A while ago, I was attracted to the idea of buying cameras and lenses from the last century, especially the period 1960’s to 1990’s, in online auctions. The idea was to start a collection of vintage cameras and glass.
There is something aesthetically appealing about many old SLR cameras and lenses. It’s the chic of the old but also admiration for the build quality and design of these objects. I guess there is a degree of collector nerdiness in eat which hadn’t previously appealed to me, entrenched as I was in the appeal of the new and new-fangled; modern technology and all it can give a photographer. But I think I’m hooked.
I already own a Minolta XGM from 1984. It would be a SRT 303 if Minolta hadn’t lost it when I sent it in for a service prior to my first visit to the United States. But the superbÂ MC Rokkor 50mm f1.7 lens is that original one from that first camera I bought for myself in 1974.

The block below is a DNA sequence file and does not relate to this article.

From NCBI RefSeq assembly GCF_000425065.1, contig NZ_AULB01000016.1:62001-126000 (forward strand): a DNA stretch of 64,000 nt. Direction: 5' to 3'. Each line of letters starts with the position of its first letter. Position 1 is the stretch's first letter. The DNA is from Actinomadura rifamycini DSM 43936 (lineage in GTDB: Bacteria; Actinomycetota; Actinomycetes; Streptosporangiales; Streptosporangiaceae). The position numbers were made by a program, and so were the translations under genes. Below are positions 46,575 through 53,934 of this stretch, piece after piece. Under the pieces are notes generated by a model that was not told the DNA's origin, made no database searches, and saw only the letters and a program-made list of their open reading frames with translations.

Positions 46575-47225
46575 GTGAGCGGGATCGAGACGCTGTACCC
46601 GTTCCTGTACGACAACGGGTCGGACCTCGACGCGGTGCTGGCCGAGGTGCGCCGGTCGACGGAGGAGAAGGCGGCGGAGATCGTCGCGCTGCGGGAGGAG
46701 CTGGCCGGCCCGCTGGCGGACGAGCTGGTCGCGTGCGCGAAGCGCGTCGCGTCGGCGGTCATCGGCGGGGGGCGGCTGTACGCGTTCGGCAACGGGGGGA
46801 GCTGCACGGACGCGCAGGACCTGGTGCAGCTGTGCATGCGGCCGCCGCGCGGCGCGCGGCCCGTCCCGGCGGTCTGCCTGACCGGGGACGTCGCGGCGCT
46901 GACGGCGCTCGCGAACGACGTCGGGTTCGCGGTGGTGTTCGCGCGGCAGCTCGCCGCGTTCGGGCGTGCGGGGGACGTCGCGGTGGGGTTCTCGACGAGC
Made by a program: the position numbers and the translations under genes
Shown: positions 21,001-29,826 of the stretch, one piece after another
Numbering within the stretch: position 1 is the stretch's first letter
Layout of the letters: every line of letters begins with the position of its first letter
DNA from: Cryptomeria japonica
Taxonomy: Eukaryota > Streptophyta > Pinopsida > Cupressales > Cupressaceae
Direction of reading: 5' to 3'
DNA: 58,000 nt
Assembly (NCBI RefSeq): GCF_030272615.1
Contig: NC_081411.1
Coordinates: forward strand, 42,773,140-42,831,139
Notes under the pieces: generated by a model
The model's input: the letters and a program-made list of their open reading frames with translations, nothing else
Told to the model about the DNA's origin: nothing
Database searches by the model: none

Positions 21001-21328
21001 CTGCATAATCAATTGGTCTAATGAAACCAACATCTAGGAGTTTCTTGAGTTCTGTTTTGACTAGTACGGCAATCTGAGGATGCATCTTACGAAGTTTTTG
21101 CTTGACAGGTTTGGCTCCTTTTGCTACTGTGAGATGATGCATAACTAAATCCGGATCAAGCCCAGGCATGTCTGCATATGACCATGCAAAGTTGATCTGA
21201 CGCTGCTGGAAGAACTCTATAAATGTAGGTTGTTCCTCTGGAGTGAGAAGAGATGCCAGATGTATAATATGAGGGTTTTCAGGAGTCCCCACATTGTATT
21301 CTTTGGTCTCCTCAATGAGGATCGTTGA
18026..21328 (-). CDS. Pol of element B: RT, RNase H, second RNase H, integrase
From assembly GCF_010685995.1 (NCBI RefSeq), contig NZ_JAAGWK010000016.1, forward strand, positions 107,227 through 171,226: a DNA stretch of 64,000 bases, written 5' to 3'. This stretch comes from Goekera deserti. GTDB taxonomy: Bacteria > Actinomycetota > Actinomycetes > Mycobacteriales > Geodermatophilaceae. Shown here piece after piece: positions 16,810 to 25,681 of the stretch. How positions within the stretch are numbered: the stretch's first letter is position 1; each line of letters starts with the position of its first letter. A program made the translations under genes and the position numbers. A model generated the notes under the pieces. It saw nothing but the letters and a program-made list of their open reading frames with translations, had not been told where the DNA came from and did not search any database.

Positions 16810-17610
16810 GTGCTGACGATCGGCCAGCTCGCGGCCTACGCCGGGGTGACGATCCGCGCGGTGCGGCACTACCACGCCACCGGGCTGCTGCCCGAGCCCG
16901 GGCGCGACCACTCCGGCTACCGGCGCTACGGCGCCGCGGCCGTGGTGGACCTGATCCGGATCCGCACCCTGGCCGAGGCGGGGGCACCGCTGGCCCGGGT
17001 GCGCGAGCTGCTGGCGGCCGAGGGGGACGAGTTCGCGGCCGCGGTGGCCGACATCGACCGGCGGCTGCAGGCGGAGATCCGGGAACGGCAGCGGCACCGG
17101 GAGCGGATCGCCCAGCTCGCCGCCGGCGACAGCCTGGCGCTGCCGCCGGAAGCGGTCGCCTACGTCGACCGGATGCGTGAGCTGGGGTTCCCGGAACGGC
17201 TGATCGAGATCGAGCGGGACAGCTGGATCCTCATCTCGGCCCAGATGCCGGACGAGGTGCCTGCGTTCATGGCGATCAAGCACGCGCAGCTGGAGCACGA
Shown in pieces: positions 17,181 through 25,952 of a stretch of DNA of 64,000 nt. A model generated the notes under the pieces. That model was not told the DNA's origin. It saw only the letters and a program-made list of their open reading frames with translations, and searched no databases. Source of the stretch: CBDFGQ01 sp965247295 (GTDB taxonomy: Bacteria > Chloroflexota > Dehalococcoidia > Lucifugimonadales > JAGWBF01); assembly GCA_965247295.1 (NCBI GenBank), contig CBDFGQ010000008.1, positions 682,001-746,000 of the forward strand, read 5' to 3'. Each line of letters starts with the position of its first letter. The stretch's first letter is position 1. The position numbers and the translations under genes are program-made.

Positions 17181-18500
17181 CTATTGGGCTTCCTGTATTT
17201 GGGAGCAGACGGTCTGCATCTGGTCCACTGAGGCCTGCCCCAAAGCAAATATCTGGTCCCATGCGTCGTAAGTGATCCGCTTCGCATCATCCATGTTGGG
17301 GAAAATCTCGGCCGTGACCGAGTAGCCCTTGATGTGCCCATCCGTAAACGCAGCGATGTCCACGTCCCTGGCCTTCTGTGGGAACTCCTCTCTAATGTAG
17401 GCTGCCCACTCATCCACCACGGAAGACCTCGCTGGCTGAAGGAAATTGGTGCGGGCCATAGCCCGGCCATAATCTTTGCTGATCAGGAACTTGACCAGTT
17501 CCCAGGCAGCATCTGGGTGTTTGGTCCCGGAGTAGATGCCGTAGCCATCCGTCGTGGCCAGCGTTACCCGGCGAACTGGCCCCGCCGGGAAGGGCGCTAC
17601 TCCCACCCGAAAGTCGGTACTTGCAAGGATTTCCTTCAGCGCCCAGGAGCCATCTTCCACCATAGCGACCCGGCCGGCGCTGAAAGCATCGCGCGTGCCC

Sadly, in order to raise funds for my modern DSLR about 5 years ago, I stupidly sold my other Minolta lenses: a 200mm F4 MC Rokkor prime lens and a 28mm f3.5 MC Rokkor for next to nothing. This was back in the not-so-distant day before the vogue for mirrorless cameras. In fact, it was the future prospect or drooling covetousness and ambition to own a Sony A7 R II that led me to the idea of collecting ancient glass. I had read much about how modern mirrorless cameras can easily accommodate vintage lenses with the aid of mount adapter.